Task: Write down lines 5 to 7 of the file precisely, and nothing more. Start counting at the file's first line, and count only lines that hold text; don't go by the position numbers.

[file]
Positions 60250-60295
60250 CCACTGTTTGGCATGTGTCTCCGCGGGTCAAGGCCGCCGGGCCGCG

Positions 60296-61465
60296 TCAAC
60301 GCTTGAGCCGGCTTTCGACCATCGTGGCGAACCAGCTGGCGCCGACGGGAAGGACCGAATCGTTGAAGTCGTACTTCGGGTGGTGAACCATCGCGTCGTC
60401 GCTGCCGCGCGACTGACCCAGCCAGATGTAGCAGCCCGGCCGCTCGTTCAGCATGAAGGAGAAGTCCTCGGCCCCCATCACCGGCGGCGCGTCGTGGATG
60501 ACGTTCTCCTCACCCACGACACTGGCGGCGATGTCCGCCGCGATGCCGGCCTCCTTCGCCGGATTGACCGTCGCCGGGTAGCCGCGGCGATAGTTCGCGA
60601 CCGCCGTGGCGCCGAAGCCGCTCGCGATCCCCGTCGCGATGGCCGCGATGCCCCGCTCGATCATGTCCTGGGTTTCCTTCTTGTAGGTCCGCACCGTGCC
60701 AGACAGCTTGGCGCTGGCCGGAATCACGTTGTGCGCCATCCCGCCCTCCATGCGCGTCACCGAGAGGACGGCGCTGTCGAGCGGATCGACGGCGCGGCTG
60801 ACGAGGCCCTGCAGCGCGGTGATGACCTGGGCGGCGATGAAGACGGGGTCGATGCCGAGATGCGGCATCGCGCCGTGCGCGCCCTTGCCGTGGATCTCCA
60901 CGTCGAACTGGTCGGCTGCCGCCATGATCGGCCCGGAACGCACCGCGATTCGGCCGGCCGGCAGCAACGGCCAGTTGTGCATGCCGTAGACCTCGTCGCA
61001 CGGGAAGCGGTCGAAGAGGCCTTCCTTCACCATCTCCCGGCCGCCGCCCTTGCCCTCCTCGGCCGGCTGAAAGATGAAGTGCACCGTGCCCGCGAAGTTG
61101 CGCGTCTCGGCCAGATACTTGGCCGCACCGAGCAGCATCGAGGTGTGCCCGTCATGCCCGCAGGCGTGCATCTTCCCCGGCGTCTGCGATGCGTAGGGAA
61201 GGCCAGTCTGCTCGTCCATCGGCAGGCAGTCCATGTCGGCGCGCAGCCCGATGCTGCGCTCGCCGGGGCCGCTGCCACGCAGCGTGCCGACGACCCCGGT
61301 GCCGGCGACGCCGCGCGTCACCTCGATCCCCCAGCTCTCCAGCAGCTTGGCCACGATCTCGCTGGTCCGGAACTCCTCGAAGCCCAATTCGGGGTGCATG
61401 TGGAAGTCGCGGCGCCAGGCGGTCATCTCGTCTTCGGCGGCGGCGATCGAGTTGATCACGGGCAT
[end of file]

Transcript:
60301 GCTTGAGCCGGCTTTCGACCATCGTGGCGAACCAGCTGGCGCCGACGGGAAGGACCGAATCGTTGAAGTCGTACTTCGGGTGGTGAACCATCGCGTCGTC
60401 GCTGCCGCGCGACTGACCCAGCCAGATGTAGCAGCCCGGCCGCTCGTTCAGCATGAAGGAGAAGTCCTCGGCCCCCATCACCGGCGGCGCGTCGTGGATG
60501 ACGTTCTCCTCACCCACGACACTGGCGGCGATGTCCGCCGCGATGCCGGCCTCCTTCGCCGGATTGACCGTCGCCGGGTAGCCGCGGCGATAGTTCGCGA